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Computed tomography and magnetic resonance imaging contrast media injectors: technical feature review – what is really needed?

Authors Friebe M

Received 13 February 2016

Accepted for publication 15 March 2016

Published 15 July 2016 Volume 2016:9 Pages 231—239

DOI https://doi.org/10.2147/MDER.S106338

Checked for plagiarism Yes

Review by Single-blind

Peer reviewers approved by Dr Feng Wei

Peer reviewer comments 2

Editor who approved publication: Dr Scott Fraser

Michael Friebe

Institute of Medical Engineering, Otto-von-Guericke-University, Magdeburg, Germany

Abstract: There has been little technical innovation over the last few years for contrast media (CM) injectors that are used for diagnostic imaging (computed tomography [CT], magnetic resonance imaging [MRI], and hybrid imaging systems, such as positron emission tomography–CT or magnetic resonance–positron emission tomography) examinations. The medical need of CM for the enhancement of diagnostic images has been around for a long time, but the application of the CM into the blood stream comes with potential medical complications for the patient and requires a lot of operator experience and training. Most power injector systems that are currently used can do significantly more than what is typically required; this complexity however, adds error potential and cost. This paper focuses on the main features that CM injector systems should have and highlights the technical developments that are useful to have but which add complexity and cost, increase setup time, and require intensive training for safe use. CM injection protocols are very different between CT and MRI, with CT requiring many more variances, has a need for multiphase protocols, and requires a higher timing accuracy. A CM injector used in the MRI suite, on the other-hand, could only need a relatively time insensitive injection with a standard injection flow rate and a volume that is dependent on the patients’ weight. This would make easy and lightweight systems possible, which are able to safely and accurately perform the injection task, while allowing full MRI compatibility with relatively low cost investment and consumable costs.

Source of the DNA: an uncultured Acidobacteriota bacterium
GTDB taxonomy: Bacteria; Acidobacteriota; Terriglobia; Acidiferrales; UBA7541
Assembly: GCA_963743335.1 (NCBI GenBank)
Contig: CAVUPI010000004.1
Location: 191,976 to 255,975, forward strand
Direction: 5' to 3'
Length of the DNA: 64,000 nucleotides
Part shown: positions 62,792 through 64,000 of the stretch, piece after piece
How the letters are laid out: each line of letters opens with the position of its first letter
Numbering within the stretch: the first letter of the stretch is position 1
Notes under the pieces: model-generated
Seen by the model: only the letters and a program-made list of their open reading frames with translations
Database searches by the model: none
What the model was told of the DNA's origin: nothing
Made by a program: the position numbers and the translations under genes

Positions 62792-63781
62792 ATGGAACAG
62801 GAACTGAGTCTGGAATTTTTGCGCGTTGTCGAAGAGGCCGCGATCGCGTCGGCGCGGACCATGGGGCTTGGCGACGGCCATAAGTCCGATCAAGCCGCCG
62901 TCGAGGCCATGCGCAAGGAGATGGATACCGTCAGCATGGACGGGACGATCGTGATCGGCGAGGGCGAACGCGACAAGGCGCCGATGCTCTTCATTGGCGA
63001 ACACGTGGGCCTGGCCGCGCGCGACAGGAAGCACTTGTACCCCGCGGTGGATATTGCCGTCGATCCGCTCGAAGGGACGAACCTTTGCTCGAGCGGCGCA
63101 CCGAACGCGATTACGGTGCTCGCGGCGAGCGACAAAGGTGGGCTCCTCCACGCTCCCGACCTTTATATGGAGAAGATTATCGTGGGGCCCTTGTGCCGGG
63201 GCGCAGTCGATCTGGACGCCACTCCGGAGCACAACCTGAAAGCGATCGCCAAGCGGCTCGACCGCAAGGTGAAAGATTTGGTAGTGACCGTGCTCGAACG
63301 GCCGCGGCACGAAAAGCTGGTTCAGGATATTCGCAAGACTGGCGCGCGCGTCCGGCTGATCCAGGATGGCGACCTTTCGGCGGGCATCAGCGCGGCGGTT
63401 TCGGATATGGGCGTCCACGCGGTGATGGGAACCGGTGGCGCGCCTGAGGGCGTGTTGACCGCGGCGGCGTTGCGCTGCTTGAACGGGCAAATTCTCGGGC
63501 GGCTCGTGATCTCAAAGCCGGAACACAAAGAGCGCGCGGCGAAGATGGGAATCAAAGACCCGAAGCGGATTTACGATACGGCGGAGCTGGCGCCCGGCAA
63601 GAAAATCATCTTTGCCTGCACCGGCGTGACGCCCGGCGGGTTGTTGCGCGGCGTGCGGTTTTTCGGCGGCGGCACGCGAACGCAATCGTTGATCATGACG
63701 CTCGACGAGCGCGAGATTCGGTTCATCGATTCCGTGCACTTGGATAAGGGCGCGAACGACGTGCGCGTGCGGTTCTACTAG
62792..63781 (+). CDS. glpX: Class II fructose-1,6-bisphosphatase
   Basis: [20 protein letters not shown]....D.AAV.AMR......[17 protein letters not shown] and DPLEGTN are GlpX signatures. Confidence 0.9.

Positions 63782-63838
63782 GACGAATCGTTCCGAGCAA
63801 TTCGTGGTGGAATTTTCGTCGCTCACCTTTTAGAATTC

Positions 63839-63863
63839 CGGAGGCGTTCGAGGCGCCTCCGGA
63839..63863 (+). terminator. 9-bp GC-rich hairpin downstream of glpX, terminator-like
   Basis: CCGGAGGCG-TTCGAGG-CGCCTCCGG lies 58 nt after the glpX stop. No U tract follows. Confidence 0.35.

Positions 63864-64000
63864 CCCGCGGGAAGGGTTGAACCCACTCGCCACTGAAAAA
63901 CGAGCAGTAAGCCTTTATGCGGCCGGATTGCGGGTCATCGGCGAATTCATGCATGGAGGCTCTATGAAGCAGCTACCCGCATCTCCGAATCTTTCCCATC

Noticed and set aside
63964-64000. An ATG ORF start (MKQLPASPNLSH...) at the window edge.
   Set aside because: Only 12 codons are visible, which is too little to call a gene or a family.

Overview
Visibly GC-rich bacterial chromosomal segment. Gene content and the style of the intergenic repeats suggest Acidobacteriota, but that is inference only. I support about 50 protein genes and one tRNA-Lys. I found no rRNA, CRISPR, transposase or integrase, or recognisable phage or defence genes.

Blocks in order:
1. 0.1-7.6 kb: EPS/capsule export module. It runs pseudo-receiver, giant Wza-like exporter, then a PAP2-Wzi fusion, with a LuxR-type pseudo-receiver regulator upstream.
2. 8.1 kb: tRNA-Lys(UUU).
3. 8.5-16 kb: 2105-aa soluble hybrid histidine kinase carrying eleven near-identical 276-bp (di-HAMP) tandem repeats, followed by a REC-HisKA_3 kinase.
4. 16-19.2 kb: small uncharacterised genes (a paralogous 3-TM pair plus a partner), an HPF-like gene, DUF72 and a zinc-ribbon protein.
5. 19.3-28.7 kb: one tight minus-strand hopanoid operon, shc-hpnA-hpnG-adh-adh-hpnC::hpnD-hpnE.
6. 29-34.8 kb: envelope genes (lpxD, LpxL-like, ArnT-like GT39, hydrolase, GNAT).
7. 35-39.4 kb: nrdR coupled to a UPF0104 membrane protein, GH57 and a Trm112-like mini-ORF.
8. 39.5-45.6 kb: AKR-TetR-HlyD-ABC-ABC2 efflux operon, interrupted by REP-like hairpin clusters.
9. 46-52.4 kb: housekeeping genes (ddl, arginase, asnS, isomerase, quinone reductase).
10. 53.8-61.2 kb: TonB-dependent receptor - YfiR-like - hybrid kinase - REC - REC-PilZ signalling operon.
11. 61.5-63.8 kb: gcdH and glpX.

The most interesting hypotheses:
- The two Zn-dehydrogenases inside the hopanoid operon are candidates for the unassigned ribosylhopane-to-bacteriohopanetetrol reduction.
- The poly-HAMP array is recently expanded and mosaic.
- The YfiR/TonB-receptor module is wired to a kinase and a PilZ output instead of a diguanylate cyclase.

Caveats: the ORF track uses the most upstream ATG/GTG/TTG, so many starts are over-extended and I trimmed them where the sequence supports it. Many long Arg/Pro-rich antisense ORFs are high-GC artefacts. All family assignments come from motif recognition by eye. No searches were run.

Keywords: power injector, contrast media injection, injection protocols, MRI compatibility

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